SECRETARY BLINKEN: All right, well, good afternoon, everyone. I just had a few words I wanted to say at the top of our meeting, and I’m grateful to see each and every one of you. Seventy-five years ago in the aftermath of World War II, in the aftermath of the Holocaust, nations came together from around the world to affirm what was then a radical idea: that all human beings are born free and equal in dignity and in rights. Those are the words at the heart of the Universal Declaration on Human Rights.
Delegates from around the world defined the rights in the Universal Declaration. And in a sense more than a declaration, it was a commitment, a commitment to actually promote human rights, to prevent violations, to defend victims, to hold perpetrators accountable. That is at the heart of what the world came together to agree to.
In the decades since, the United States has worked to make real our own commitment to the Universal Declaration on Human Rights – both here at home but also around the world. Defending human rights, affirming human dignity, simply put, reflects our values, reflects who we are. And at the same time, it advances our interests. When more people in more places have their rights respected, we know – we know from experience that the world is more peaceful, it’s more secure, it’ more prosperous, and so it’s a better world for us as well.
President Biden has made promoting and defending human rights a priority for our foreign policy, and it’s a priority for this department. It’s a priority in every – in every bureau of this department, in every part of the world. Our efforts are especially important as the universality of human rights is under severe challenge and rights are being violated in far too many places. We see repression by autocratic regimes. We see the denial of opportunities because of people – because of who people are, where they were born, what they believe. And of course we see atrocities in the midst of conflict.
Just yesterday we made a determination that both the RSF and the Sudanese Armed Forces in Sudan are engaged in war crimes. We’re also seeing different forms of abuse being committed, including the misuse of emerging technologies to repress the rights of people.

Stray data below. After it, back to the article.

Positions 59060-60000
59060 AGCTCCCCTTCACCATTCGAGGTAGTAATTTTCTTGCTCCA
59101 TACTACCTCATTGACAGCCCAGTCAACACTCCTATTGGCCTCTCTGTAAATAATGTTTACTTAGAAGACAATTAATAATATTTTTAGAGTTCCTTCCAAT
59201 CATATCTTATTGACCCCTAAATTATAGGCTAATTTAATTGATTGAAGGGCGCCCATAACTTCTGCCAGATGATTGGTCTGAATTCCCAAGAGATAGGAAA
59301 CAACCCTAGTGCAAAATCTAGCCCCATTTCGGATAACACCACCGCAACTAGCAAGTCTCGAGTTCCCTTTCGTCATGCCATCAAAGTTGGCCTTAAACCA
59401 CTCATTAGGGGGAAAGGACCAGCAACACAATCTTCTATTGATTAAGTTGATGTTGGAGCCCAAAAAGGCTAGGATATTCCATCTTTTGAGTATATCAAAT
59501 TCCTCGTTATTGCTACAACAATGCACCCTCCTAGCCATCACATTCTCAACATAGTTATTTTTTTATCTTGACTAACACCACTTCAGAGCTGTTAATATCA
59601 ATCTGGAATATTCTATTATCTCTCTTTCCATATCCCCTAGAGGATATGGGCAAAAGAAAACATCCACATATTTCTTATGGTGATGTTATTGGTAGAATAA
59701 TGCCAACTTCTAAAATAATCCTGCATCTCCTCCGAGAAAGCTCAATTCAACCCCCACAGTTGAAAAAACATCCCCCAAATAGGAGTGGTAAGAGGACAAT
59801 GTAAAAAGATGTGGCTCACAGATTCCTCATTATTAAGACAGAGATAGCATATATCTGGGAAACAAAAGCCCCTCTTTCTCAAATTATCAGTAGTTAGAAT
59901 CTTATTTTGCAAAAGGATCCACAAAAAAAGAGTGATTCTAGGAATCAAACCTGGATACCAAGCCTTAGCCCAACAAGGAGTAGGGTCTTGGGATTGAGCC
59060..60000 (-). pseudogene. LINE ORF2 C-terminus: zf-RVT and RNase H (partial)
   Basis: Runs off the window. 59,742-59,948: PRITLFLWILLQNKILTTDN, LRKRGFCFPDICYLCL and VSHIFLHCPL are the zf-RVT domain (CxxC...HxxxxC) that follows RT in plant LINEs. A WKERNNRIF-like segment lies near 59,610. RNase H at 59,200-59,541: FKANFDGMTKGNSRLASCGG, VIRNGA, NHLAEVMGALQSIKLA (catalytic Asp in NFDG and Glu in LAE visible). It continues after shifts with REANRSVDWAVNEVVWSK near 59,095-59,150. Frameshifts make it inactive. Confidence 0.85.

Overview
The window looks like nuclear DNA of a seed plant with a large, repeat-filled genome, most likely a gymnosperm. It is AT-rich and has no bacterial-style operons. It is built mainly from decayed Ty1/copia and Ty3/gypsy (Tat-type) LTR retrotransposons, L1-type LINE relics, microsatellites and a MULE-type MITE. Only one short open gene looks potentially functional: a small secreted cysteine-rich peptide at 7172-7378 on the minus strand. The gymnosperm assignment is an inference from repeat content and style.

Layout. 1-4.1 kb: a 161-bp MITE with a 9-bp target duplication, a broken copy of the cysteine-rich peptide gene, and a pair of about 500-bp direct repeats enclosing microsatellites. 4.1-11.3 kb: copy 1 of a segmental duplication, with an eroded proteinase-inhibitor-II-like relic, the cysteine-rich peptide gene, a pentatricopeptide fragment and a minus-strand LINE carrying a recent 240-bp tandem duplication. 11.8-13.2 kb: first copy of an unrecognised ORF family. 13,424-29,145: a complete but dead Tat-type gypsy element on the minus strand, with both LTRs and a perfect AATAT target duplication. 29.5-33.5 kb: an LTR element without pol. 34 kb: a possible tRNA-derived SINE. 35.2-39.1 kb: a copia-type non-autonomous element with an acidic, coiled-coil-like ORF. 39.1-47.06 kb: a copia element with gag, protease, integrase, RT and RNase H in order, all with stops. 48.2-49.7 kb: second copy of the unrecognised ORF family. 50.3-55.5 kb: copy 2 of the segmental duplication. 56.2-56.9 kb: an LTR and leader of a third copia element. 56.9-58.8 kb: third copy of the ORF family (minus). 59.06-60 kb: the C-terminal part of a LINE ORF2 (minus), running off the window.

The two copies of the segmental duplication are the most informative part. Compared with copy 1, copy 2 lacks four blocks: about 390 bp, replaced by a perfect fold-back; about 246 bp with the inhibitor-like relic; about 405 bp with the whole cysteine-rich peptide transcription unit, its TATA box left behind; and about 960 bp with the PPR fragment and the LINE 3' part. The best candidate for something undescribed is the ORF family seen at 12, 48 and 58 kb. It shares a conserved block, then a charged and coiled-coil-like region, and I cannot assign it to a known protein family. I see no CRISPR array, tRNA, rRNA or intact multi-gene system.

I think as you look back at 75 years ago and what was on the minds as well as in the hearts of the drafters of the Universal Declaration, one of the things that they understood – and it’s clear from the history of that period – is that there was a recognition that realizing human rights was going to be an ongoing process. It was not flipping a lightswitch. It is constantly a process. And in that process, we always have to strive to hold ourselves to the standards that we aspire to.
Human rights organizations like the ones represented at this table today and that I look forward to hearing from in just a couple of minutes are absolutely essential in that effort. They’ve been partners for decades, and they play a critical role, maybe a leading role in holding us accountable and making sure that to the best of everyone’s ability the gap between our ideals and what we aspire to and the reality of what we’re doing is as narrow as possible, if not completely eliminated.
So I just want to say to each and every one of you representing so many of your colleagues, we’re grateful for the work that you do – the truly courageous work that you do – because you have so many people in areas of conflict doing the work, doing the reporting, bringing out the facts, bringing out the truth.
And I can tell you that from our perspective, from my perspective, that’s absolutely essential to making the world a better place, a safer place. There’s no better way to mark the 75th anniversary of the Universal Declaration than meeting with the people who are actually on the front lines of human rights every single day, on the front lines of trying to make the commitments that were made so many years ago real. And so thank you for being here, and I look forward to the conversation.
Official news published at https://www.state.gov/secretary-antony-j-blinken-and-human-rights-leaders-before-their-meeting/